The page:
This simple game is intended to help the players refocus their attention away from what functionality a software system might offer, and towards the value that can be gained from such functionality. Agile software engineers place great importance on identifying routes to value through software development, so that the limited resources available can be targeted at the highest value features. But for many beginning software engineers, the excitement of inventing new software features can overshadow the equally important question of which features are actually valuable. This game helps teams of software engineers to think about the difference between what is possible and what is valuable, and to centre concerns about value when proposing new features for software systems. We have also found it can encourage a more creative and adventurous approach to requirements discovery.
Timing: 40 minutes in total, split into 4 sub-activities (15 mins, 10 mins, 5 mins, 10 mins)
Materials: Players should be grouped into teams, ideally of size 3-6. Each team needs:
- A team sign.
- A role card.
- 10-15 copies of the feature sheet.
- A marker pen for each team member.
- Blu-tack/sellotape/pins to stick the feature sheets up on the walls/poster boards.
- If using the game as a connection activity, each team will need the instructions.
Teams will need a table or other surface to work on.
The room used must have clear walls on which feature sheets can be stuck, or room for poster boards to be put up around the sides of the room. There must be enough space for players to walk freely around the edge of the room.
The game is split into 4 sub-activities:
- In the first step, teams are asked to brainstorm features for a new software system. The role card tells the teams what that system is. It is important for success of the game that players are able to connect with the scope as possible future users of the system and not only as its developers; since our players are undergraduate students, we use an e-learning application. Players write their ideas for features in the boxes on the feature sheets, and stick them up on the wall near their team sign.
- In the next step, we ask players to circulate around the room and read the features proposed by other teams. Players decide how much money they would pay for the feature as an in-app purchase, and write that amount in the space at the bottom of the feature sheet. This could be anything from zero to hundreds of thousands, as the players see fit. It doesn’t matter if some players don’t get to examine all the proposed features, and of course teams should not write money amounts on their own team’s features.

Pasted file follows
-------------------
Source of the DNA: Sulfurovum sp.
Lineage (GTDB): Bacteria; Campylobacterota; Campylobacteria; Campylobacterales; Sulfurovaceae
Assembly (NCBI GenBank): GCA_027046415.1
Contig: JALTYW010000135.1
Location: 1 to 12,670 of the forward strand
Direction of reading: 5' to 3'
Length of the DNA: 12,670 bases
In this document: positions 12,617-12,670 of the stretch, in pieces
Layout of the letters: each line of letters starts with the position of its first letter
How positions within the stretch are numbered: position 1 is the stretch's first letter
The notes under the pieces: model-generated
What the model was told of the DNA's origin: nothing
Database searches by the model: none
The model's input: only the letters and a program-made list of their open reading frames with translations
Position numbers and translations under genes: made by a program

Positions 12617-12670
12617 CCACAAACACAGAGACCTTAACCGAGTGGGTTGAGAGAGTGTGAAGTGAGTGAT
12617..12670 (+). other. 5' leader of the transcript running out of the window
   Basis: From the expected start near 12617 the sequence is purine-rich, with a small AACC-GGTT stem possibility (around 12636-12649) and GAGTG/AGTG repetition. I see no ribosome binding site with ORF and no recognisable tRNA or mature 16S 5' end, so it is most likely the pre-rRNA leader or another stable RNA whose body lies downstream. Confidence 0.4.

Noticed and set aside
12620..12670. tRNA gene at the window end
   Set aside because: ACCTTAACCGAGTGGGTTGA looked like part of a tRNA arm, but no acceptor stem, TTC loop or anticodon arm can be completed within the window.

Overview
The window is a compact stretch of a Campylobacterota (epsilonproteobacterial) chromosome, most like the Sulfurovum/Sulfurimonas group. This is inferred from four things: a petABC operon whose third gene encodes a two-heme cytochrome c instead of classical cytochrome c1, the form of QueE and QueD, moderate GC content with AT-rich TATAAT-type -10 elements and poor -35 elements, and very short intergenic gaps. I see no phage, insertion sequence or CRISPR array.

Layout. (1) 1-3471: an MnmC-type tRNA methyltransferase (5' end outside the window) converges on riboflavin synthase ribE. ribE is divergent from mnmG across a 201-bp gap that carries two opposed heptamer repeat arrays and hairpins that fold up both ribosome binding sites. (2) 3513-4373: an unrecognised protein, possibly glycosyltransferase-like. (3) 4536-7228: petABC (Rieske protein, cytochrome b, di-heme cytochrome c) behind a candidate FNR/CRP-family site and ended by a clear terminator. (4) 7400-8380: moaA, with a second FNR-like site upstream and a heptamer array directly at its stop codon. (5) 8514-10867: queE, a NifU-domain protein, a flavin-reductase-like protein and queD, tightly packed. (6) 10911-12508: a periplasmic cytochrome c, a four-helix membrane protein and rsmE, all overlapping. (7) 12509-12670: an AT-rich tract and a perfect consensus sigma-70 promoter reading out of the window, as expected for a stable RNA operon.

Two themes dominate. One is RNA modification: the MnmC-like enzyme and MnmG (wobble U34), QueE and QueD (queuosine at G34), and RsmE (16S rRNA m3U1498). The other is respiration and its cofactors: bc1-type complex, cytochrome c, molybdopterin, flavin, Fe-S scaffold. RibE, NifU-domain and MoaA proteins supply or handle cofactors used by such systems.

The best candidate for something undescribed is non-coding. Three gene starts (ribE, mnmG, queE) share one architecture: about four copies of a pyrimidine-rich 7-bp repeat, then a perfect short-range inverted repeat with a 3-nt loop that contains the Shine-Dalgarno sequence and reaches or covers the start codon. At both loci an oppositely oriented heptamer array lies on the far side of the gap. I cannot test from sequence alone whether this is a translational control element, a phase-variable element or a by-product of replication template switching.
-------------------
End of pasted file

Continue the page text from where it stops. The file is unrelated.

- Players return to their own team’s feature sheets and tally up how much money other players were willing to pay for them. The total amounts for each feature sheet are added up to give a total amount for the team as a whole. Each team reports their totals, and identifies their most and least popular features.
- During the debrief, the teams discuss why they proposed the low value features, and what the high value features have in common. The game leader draws lessons about the importance of focussing on high value features, rather than implementing low value features just because they are there. In the light of this discussion, teams are asked to improvise really valuable features based on the experience in the game. Typically, the features proposed in this second round are much more creative, adventurous and useful than the ones proposed at the start of the game.
If there are a large number of teams, the game can optionally be run with two groups of teams. Each group of teams stick their features on separate walls, and are asked to write value amounts for features on the opposite wall. This prevents teams from giving value to their own features, without needing to police this.
Beginning software engineers can often get fixated on simple CRUD-style features: upload assignments, create new course, add student to course, report on marks achieved so far, etc. These features make sense from a technical point of view, and may be needed, but they don’t in themselves provide much value for the user and they certainly don’t help to differentiate the product from the competitors’.
Asking players to explicitly think about how much money they would pay to use a feature helps to bring this message home.
The higher value features will be much more ambitious and creative, and more obviously linked to the user’s goal (to study more efficiently, to earn more marks for the same amount of study, for example).
When playing the game with our classes, we find that players will be far more innovative when proposing features in the final part of the activity than at the beginning. Examples of features we have seen proposed, for example, are: a feature to find suitable study partners, based on revision needs; a revision planner that works out how much time you should spend on each topic; and even an AI engine trained on marked solutions that can automatically grade attempts at practice papers.
This allows the game leader to start a discussion on how to find the features that will make the product great, by meeting real customer needs, rather than focussing on mundane features that everyone can build.
This game was devised by Abeer Shahid, Caroline Jay and Suzanne M. Embury, for our 3rd year elective UG course unit on Agile Software Engineering (COMP33711).